Mario Draghi said the UK shouldn’t be granted any special favours on single-market access during negotiations over its exit from the European Union.
“Any outcome should ensure that all participants are subject to the same rules,” the European Central Bank president told European Parliament lawmakers yesterday.
“It is very hard to imagine that any agreement that will be perceived as discriminatory against some subjects or in favour of other subjects could be a source of stability for the future of our EU.”
Since Britain’s referendum on June 23, the nation’s government has been trying to work out whether it can retain access to the single market without accepting all of its conditions, most notably the free movement of labour.
Poland, the biggest exporter of workers to the UK, last week joined a chorus of voices from the EU’s eastern nations in signalling it may veto any agreement that would erode the rights of its citizens to live and work throughout the bloc’s single market.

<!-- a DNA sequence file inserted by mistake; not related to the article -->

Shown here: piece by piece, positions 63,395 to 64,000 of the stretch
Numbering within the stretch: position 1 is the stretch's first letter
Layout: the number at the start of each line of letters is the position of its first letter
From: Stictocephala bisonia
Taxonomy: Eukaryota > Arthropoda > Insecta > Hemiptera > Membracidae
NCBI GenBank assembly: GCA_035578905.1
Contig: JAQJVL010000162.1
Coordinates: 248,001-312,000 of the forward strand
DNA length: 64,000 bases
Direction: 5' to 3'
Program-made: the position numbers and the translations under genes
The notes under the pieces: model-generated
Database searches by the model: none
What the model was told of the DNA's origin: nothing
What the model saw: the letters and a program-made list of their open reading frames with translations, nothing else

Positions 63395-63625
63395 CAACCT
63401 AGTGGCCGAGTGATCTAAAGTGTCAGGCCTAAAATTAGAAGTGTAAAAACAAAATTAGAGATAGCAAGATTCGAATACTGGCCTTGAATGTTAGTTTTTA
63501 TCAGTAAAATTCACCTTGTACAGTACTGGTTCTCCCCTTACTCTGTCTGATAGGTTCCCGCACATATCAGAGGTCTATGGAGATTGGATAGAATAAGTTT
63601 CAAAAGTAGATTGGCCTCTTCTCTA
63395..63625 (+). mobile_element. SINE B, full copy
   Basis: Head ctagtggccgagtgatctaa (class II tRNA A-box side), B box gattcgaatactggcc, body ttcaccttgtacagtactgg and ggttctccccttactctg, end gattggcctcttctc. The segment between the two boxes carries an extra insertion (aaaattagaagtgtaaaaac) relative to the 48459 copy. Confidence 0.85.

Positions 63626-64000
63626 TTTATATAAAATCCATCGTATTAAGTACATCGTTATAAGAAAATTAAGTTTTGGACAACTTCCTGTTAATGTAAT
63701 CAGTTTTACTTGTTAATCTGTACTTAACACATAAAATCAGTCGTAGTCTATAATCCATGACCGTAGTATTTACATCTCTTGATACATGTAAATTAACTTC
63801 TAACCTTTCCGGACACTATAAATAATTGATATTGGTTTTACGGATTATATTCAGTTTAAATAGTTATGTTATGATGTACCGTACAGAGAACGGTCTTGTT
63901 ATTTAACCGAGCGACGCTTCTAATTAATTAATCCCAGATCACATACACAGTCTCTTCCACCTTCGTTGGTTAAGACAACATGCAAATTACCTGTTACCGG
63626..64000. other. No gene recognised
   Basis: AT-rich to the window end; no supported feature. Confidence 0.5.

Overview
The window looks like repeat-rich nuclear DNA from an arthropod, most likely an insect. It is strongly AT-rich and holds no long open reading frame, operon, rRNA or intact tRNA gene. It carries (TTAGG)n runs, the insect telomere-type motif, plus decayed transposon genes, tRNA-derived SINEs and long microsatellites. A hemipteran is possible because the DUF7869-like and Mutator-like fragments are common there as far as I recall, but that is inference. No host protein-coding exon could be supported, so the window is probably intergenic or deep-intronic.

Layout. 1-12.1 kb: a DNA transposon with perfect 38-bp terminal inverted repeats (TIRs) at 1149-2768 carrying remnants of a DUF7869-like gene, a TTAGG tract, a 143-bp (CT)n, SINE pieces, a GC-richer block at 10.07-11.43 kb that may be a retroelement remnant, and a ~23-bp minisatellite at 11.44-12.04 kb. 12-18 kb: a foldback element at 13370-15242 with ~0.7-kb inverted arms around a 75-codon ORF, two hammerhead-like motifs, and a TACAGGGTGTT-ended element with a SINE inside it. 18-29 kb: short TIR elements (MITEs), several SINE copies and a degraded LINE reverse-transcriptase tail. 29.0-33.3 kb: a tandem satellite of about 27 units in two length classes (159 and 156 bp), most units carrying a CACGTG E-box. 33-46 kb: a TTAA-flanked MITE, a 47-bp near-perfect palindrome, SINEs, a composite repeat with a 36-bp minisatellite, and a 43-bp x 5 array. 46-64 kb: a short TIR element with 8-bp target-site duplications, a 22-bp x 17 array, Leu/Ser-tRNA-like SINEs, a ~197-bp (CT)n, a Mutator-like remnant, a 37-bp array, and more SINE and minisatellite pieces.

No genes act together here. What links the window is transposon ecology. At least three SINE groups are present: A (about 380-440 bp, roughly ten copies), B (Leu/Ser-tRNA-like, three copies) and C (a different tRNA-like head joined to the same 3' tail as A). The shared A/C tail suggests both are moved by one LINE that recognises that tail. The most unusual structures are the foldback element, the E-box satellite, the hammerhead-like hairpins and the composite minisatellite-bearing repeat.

Draghi said that while the ECB doesn’t have an official role in the Brexit negotiations, it could act in an advisory capacity. He also noted that the ECB has jurisdiction over the payment system.
His comments came as he urged governments to act to stem rising public discontent, in his latest warning that monetary policy can’t sustain the region’s recovery alone.
“Europeans are calling on our institutions to bring tangible benefits to their everyday lives,” he said in the testimony in Brussels.
“Actions by national governments are needed to unleash growth, reduce unemployment and empower individuals, while offering essential protections for the most vulnerable.”
Draghi has grown increasingly vocal in his calls for elected politicians to boost spending and reform their economies as the ECB struggles to stoke inflation.
The ECB’s programme to buy €80bn a month of debt faces scarcity concerns and its negative interest rates have prompted criticism by banks and savers.
Executive board member Benoit Coeuré said in a speech in Rome that national governments needed to live up to their responsibilities: “If fiscal and economic policies do not in fact play this role, we risk being trapped in a low growth, low interest-rate equilibrium...
"Moving from interest rates being ‘low for long’ to being ‘low forever’ would severely limit the room for manoeuvre for conventional monetary policy tools but, even more worryingly, it would threaten the contract between generations as well as risk tearing up our social fabric.”
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